The Justice Department is urging Congress to take up new legislation that removes certain protections for online platforms like Google, Facebook and Twitter.
The legislation looks at Section 230 of the Communications Decency Act, one of the most important laws in the tech industry. It says tech companies are not legally responsible for what is posted on their platforms. It also lets them remove content they believe is harmful. Critics say getting rid of it would make it harder for platforms to monitor and take down potentially harmful content because they'd be legally liable for those decisions.
Under the proposal, online platforms would lose protections if a website "purposefully facilitates or solicits" content or activities that are illegal; "limit immunity for content moderation decisions"; and amend a portion of the law that says platforms can remove material that is "otherwise objectionable" and replace that language with "unlawful" and "promotes terrorism."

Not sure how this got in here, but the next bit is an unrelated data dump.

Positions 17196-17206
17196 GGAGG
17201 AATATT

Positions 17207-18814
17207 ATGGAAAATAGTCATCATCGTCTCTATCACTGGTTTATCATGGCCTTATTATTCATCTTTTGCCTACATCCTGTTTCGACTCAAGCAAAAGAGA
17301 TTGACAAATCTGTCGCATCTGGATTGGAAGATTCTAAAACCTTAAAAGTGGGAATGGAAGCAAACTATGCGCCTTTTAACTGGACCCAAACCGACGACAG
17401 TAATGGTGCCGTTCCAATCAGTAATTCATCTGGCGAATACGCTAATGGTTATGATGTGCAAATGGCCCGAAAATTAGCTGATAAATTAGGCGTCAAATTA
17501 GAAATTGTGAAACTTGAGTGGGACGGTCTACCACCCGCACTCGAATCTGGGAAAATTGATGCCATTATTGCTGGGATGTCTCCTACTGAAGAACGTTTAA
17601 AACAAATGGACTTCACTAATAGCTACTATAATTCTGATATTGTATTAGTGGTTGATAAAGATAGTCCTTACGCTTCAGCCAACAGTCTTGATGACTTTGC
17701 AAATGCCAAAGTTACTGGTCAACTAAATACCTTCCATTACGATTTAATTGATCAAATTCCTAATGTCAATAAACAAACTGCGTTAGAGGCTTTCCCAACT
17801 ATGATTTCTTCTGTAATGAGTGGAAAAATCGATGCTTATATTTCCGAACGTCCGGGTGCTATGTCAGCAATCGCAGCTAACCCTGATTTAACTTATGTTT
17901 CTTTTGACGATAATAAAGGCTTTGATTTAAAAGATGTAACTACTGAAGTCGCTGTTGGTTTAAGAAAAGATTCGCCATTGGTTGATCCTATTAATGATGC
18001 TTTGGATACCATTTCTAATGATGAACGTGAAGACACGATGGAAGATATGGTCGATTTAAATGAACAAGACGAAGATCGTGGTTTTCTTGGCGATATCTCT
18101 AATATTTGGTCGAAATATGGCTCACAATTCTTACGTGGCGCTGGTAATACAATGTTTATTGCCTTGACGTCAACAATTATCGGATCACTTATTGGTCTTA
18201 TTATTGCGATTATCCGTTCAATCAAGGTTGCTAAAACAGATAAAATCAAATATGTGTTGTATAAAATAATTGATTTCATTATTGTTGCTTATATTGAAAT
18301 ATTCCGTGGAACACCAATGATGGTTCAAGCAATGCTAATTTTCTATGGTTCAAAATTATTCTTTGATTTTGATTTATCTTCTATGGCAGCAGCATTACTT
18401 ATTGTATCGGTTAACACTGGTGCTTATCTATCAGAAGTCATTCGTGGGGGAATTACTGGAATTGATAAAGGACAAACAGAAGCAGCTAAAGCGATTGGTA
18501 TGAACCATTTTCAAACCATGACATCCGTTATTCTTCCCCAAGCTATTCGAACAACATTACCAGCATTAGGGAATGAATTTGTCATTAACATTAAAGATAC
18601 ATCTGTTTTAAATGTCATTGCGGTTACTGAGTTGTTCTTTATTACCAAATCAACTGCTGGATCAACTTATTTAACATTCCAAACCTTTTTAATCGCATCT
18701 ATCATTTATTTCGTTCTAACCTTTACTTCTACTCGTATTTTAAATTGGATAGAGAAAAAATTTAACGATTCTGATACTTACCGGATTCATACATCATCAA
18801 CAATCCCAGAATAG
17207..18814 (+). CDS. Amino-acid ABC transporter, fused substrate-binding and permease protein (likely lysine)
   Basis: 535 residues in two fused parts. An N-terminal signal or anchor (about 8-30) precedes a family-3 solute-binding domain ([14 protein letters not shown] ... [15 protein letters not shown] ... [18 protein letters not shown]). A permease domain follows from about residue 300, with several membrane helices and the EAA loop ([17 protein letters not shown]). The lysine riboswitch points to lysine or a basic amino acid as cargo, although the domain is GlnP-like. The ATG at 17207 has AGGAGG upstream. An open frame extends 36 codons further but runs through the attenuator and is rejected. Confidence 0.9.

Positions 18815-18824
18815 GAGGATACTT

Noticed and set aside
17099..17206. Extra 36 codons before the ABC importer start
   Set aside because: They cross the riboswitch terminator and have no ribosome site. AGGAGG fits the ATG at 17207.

In a news release, the department said the "measures would encourage platforms to be more transparent and accountable to their users."
In February, Attorney General William Barr questioned whether the law even made sense anymore since only a handful of tech companies rule the industry.
Last month, President Donald Trump signed an executive order that limits some legal protections for social media companies. He signed the order after Twitter put fact-check labels on two of his tweets. The president has frequently called out Twitter and Facebook for allegedly censoring conservative voices.